Why investment spaces need to embrace the digital age
In an ever digitally-dependent world, data science — the process of using computer systems and algorithms to analyze big data — has become a burgeoning enterprise. Google’s machine learning program “Alpha Zero” has become a force in competitive chess, outperforming both humans and other non-artificial intelligence engines. In the healthcare sector, data analysis has seen increasing implementation, specifically to sort through complex statistics and better inform medical diagnoses.
And in the financial investment space… well, suddenly there is a gap. Unlike many of its industry peers, investment management has been less committed to including digital data tools in its strategies and operations. Why this is the case is both complicated and sometimes misguided. However, incorporating data science in investment science can bring high-level decision-making to a job predicated on exactly that: decision-making.
In the investment management space, even more so than most industries, data is most useful when used to predict future outcomes. After all, investment relies on the ability to forecast success based on prior success, and what better way to assess ongoing trends than through statistical models and algorithms that take care of the brunt work? Unfortunately, certain qualms have kept what possibilities do exist mostly out of practice.
Consider cloud tech, a form of computing where digital data is stored and transmitted via the internet, rather than physical systems. While potentially more efficient for investment firms to work with, cloud tech has been primarily rejected on account of being a hassle to manage and insecure, two aspects that are actually enhanced by cloud logistics. One reason for this may not be fear but rather a lack of digital savvy by primarily financial institutions, a theory suggested in an investment management primer by William Fisher published in 2017. Its authors claim that large, tech-based firms like Google and Facebook are naturally inclined to collect data because it fits their business models. Conversely, asset management enterprises have both by tradition and nature pushed digital practices to the side, generally siding with well-established conventions. The danger? The Googles of the world enter the industry themselves, a strange but real possibility considering how much more efficient their implementation would presumably be.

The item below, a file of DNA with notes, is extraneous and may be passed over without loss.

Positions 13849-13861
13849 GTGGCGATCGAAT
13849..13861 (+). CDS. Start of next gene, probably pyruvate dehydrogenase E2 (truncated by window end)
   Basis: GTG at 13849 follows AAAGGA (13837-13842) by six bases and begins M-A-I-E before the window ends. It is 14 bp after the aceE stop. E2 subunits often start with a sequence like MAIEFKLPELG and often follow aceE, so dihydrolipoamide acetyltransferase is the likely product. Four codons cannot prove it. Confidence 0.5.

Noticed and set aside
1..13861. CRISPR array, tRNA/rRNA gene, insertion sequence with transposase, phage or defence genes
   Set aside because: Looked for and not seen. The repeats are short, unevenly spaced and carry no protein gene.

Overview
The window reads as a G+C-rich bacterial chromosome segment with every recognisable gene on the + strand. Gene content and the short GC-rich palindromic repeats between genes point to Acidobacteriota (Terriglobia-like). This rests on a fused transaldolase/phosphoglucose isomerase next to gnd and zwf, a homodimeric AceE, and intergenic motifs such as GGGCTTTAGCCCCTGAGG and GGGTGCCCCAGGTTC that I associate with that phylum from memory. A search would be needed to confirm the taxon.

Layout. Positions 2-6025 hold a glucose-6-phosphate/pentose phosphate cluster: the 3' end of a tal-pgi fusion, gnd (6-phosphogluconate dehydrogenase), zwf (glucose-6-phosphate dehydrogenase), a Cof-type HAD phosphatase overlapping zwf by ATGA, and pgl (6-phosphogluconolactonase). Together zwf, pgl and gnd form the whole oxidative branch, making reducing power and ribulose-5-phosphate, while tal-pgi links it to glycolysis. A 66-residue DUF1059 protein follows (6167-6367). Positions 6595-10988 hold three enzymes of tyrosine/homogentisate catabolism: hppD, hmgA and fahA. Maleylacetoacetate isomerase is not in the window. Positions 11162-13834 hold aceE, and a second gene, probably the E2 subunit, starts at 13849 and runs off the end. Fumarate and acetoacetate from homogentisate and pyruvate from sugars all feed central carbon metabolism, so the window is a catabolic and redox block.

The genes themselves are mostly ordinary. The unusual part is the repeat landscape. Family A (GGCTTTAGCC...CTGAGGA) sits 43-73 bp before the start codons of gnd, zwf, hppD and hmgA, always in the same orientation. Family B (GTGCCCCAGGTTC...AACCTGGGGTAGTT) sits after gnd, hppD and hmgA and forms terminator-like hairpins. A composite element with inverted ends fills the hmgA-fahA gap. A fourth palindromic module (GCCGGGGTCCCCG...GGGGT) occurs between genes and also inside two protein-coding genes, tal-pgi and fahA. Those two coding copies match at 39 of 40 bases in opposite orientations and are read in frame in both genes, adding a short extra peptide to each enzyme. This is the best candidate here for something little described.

Of course, it's one thing to forecast the uses of digital approaches in investment management and another to incorporate them in the working industry. However, there are numerous outlets for practical application to explore. Consider dissecting psychology, an area of study whose contrast to applied mathematics would dissuade most investment managers. However, one exciting application of machine learning has been analyzing human emotion, tendency, and rationale. For financial spaces, the ability to understand decision-making is one of the more crucial aspects of success — after all, most outcomes in the space are based on split second judgements, from stock trades to option sales. In other words, in asset management, it proves worthwhile to tap into the minds of clientele, especially since the client-manager relationship is so integral to sustained results.
More STEM-relatedly, some experts see risk management as a particular sector that could especially be bolstered by a data focus. As any good investor knows, real-time developments can always shake up seemingly-stable asset classes, one of the reasons why risk management teams are highly valued at firms. However, automating steps in the process can uncover trends that most humans working by hand may overlook. It’s clear that asset management has a plethora of uses for even the most basic of cloud and data science technology to transform their enterprises.
This isn’t to say that instituting such changes will be easy or even welcomed. Most workers who have been entrenched in the industry will likely be inclined to keep the status quo, and the expenses that will be incurred may be infeasible for up and coming companies. Still, for those who have the assets to do so, a step in this direction is likely one worth taking. For a space that has always been reluctant to adapt digitally, the most important asset under management now is technology, and the unlimited possibilities attached to it.